If you want the what, when, and how of booking your wedding flowers with Violet Floral Designs, here’s some more information about working with me! From booking your date, order changes, to contracts, and more, the nitty-gritty details are right here.
When do I need to select a florist?
6-12 Months Before Your Wedding. This depends on the time of year you’re getting married. Several of my June and September clients for next year contacted me more than a year in advance of their wedding–dates book very quickly in those popular months to get married in Maryland. May and October weddings book up next. If you’re planning a wedding that isn’t in those months, you can most likely book your florals six months before your wedding.
Check the availability of your date by filling out this quick Interest Form or emailing firstname.lastname@example.org.
What do I need to know before I reach out?
As a florist, this is the information I need in order to start putting together a floral package that suits you and your wedding: Your wedding date and location, the basic size of your wedding, and some details about the colors and inspiration you love. While it’s okay not to be entirely sure of your bridesmaids’ dress colors or the number of reception tables you’ll have, having a general sense of what your wedding is going to be like is going to help a lot during our conversation.
After you fill out the contact form, I’ll reach out to you within 24-48 hours and confirm whether your date is available. We’ll set up a time to consult, and I’ll give you a short form to fill out about your wedding so I have some more information about your wedding before we meet. During the consult, we’ll talk about your wedding, the flowers you like, and basic pricing.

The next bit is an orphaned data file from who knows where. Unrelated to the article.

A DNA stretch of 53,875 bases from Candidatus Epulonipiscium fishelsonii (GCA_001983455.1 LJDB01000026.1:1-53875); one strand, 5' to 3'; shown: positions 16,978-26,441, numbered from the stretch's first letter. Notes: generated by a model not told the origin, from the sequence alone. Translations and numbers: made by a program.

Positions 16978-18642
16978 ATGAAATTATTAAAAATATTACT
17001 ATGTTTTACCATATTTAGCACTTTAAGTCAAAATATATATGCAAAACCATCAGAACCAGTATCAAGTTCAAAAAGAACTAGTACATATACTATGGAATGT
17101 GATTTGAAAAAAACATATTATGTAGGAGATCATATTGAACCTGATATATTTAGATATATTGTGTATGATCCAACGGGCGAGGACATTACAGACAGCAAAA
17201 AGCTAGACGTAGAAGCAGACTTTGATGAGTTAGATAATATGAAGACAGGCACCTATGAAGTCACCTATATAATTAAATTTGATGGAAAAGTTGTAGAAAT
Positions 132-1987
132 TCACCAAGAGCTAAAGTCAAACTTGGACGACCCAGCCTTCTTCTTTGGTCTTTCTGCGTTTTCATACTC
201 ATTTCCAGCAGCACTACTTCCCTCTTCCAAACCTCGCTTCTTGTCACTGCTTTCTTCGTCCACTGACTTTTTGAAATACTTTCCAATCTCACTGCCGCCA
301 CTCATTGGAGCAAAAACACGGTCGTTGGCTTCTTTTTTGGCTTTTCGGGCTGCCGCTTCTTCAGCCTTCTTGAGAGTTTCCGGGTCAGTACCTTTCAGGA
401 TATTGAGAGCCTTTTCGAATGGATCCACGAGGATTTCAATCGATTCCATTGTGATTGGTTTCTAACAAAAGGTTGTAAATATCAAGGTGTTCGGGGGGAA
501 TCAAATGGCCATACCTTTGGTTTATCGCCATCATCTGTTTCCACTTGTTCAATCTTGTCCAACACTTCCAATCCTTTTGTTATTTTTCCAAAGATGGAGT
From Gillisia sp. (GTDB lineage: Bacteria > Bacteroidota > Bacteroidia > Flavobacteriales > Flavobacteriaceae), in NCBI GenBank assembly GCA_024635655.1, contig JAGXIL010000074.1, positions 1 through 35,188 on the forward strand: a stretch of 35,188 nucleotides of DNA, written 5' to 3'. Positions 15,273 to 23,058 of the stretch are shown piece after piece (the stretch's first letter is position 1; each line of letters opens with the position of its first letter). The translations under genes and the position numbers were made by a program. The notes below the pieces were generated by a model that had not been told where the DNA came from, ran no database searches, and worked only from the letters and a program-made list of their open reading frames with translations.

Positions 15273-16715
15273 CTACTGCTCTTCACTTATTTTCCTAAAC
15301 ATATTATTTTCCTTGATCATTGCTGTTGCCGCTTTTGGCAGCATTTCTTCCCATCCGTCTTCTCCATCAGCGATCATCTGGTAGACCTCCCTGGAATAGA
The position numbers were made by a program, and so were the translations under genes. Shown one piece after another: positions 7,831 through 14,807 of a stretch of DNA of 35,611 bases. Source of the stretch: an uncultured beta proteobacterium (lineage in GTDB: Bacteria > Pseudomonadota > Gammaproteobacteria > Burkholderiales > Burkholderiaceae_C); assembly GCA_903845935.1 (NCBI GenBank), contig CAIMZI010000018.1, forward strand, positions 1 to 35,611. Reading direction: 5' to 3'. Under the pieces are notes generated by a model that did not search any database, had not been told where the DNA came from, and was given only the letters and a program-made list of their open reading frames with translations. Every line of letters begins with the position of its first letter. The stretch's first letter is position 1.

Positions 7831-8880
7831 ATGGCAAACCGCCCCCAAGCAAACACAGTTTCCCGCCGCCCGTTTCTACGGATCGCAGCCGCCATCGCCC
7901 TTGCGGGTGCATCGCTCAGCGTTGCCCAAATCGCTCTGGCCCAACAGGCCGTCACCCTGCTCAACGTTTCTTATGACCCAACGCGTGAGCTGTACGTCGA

Reviewing Your Proposal
Within three days after your consult, I’ll send you a proposal for your flowers which will contain detailed pricing information and notes on the flowers and style we discussed. This way you can review it and think over the details before booking. When I send your proposal over via email, I also put a temporary hold in my calendar for your date. The hold lasts two weeks so you’ll have plenty of time to make your decision and you don’t have to wonder if somebody else is going to book your date during that window.
During this time, you can reach out to me by phone or email to discuss details of the proposal, or review details of the contract.
Ready to Book?
You’ll submit the signed contract, along with a 25% deposit. When you sign your contract and book me as your florist, the details of your floral order aren’t written in stone. It’s okay to contact me anytime in the months before your wedding to make creative changes, tweak the numbers, talk through details, or add in new colors.
Six to eight weeks before your wedding, I’ll get back in touch with you to review your order and make sure everything still looks good. This is a good time to make sure you have enough corsages and boutonnieres, your wedding party numbers are accurate, and that I have an updated table count from you. I ask that you finalize these numbers with me four weeks before your wedding so I can accurately invoice you for your 75% balance (that’s due three weeks out from your event.) I’ll also request contact information for your venue, wedding coordinator if you have one, and a member of your wedding party, so I can set up a timeline for delivery and setup.
The Best Part? Your Wedding Day.
While you’re finishing up final preparations and starting the celebrations of your wedding weekend, I am hand-picking your blooms at local farms and wholesalers, designing your bouquets and arrangements in my studio, and making sure every last detail is perfect. I’ll coordinate with your planner, bridal party, or venue for delivery (one less thing to bother you with!) and when I deliver your flowers to you on your big day, I’m thrilled because I know I’ve done everything I can to ensure I’ve brought your vision to life. I hope you’ll be thrilled, too!
Planning your Maryland wedding and ready to check FLOWERS off the list? Send a note right here to get started.